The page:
Abstract Shape analysis is a form of pointer analysis, although it is more precise than typical pointer analyses. Pointer analyses attempt to determine the set of objects to which a pointer can point (called the points-to set of the pointer). Unfortunately, these analyses are necessarily approximate. Shape analyses can determine smaller (more precise) points-to sets.
In order to determine points-to sets, a pointer analysis must be able to name a program's objects. In general, programs can allocate an unbounded number of objects; but in order to terminate, a pointer analysis can only use a finite set of names. A typical approximation is to give all the objects allocated on a given line of the program the same name.
Shape analysis overcomes the problems of pointer analysis by using a more flexible naming system for objects. Rather than giving an object the same name throughout a program, objects can change names depending on the program's actions. Sometimes, several distinct objects with different names may be summarized, or merged, so that they have the same name. Then, when a summarized object is about to be used by the program, it can be materialized–that is, the summarized object is split into two objects with distinct names, one representing a single object and the other representing the remaining summarized objects. The basic heuristic of shape analysis is that objects that are being used by the program are represented using unique materialized objects, while objects not in use are summarized.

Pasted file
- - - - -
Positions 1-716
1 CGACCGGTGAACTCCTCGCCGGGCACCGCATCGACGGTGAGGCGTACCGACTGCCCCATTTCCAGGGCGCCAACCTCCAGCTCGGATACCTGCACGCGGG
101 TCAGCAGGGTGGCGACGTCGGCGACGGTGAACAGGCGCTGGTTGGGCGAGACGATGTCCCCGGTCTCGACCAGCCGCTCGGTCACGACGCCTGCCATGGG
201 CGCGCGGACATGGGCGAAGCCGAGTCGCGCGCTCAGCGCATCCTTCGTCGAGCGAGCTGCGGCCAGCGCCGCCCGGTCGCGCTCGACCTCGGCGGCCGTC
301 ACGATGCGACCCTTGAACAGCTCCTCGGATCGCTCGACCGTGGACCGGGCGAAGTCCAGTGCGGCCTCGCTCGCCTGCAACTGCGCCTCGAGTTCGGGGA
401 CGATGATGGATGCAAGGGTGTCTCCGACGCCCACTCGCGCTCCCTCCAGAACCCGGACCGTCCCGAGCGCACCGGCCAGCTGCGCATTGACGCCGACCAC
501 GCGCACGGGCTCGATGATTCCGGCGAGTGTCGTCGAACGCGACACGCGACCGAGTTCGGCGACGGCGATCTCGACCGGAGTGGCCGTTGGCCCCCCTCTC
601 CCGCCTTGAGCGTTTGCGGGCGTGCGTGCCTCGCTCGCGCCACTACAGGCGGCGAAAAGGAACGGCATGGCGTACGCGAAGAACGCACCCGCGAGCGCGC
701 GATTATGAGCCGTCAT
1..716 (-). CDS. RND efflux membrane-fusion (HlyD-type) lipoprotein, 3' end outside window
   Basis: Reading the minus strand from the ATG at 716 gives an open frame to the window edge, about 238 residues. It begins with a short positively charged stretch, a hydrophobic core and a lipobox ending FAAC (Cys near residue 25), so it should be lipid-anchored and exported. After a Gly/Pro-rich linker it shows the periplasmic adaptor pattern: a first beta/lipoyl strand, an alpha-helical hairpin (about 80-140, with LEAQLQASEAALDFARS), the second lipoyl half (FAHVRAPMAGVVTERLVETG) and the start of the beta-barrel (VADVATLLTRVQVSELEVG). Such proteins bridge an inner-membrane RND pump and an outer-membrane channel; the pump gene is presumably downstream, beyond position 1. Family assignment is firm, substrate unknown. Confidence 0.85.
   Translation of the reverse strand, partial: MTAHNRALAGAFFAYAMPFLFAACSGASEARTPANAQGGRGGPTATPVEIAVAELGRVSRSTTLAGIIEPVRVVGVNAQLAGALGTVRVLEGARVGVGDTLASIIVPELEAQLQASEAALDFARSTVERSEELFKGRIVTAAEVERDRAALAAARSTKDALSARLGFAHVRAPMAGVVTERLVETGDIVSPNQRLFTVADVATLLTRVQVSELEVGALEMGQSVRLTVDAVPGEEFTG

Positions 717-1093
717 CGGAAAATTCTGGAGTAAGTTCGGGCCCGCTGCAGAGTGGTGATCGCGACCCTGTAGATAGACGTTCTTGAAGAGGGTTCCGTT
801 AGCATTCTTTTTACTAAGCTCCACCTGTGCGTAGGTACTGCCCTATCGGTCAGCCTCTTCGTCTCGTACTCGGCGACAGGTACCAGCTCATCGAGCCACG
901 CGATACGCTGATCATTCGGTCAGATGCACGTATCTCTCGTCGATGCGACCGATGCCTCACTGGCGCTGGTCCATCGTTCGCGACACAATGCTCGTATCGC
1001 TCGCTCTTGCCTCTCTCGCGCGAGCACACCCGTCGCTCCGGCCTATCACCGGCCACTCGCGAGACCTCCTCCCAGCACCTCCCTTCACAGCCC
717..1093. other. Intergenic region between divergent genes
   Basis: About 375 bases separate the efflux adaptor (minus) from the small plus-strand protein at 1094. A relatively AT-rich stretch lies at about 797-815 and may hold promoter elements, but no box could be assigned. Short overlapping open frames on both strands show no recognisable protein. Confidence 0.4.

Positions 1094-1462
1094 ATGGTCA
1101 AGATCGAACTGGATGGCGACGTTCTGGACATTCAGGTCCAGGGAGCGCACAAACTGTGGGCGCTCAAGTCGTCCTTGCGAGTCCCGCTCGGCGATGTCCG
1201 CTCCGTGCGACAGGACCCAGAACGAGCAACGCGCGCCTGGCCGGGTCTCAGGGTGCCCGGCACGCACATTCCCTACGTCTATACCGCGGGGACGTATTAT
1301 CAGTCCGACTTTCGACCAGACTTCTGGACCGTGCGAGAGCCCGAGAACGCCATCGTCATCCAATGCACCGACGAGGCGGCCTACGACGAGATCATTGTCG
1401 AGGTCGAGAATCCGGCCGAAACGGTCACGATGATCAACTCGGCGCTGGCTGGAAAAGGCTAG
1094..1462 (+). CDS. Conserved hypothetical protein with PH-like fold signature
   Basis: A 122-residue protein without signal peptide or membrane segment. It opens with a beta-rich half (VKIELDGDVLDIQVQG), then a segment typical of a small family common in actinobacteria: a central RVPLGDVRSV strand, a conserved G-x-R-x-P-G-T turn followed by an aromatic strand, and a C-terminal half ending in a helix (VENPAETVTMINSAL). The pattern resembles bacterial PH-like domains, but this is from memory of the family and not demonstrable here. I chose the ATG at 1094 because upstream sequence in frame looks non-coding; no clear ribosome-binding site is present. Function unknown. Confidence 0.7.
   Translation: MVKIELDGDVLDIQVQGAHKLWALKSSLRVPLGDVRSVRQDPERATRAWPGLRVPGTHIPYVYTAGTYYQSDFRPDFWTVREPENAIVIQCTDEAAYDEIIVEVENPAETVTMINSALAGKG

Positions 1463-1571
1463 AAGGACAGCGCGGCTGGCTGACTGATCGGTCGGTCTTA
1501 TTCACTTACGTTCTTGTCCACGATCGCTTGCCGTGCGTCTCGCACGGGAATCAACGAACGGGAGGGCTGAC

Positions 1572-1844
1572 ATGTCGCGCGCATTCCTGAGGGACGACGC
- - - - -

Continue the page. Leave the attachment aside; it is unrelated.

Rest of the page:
Although shape analyses are very powerful, they usually take a long time to run.
– For a long version of the above, including examples, see Wikipedia.
The first complete version of the presentation will be presented to GK on Thursday, Sept 30, 2010 at 10:30.